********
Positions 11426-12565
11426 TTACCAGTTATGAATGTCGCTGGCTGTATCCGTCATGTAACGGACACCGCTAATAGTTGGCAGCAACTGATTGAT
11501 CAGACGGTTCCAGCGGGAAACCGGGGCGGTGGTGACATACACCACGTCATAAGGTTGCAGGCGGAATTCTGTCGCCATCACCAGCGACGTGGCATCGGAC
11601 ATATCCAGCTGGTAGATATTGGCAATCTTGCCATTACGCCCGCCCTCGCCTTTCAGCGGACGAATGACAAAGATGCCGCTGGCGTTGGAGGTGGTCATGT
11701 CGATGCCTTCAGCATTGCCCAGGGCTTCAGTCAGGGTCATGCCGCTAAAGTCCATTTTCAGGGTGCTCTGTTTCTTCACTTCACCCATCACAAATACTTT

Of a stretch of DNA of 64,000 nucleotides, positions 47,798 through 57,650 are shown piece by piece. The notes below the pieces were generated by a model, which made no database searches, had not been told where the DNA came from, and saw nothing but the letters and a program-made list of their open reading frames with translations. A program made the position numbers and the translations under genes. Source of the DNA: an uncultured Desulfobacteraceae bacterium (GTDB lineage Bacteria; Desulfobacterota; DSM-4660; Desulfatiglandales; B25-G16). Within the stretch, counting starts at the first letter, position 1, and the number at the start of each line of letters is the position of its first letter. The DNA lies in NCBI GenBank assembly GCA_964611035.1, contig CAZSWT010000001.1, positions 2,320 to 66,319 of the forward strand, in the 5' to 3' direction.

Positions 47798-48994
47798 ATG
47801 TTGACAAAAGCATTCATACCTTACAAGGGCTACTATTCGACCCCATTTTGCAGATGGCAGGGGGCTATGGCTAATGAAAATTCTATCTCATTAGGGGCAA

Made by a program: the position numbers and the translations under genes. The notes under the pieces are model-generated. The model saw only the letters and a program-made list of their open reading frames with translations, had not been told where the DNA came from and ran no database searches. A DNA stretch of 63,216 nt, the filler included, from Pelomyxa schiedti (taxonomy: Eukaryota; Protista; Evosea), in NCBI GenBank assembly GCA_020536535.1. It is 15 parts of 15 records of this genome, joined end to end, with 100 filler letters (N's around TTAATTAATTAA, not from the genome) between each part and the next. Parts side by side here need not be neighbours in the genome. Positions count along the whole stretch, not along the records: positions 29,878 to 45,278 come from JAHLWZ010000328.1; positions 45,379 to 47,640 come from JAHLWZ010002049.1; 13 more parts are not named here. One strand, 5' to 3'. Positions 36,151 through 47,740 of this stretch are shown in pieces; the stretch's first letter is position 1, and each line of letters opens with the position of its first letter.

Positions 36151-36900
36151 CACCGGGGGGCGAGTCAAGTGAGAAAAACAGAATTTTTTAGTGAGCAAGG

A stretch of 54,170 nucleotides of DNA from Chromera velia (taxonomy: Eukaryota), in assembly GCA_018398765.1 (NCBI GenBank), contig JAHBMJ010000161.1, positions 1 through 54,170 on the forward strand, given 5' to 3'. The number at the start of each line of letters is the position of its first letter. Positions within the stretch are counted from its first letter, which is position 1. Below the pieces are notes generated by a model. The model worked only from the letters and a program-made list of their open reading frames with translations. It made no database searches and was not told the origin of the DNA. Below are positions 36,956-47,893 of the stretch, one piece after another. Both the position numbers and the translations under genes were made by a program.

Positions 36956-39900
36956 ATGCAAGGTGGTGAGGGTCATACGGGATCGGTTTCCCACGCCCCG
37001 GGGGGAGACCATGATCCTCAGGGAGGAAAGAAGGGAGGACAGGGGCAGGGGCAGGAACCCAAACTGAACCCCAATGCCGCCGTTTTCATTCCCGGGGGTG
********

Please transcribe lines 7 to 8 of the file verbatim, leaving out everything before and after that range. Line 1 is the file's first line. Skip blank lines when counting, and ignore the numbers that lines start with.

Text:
Positions 47798-48994
47798 ATG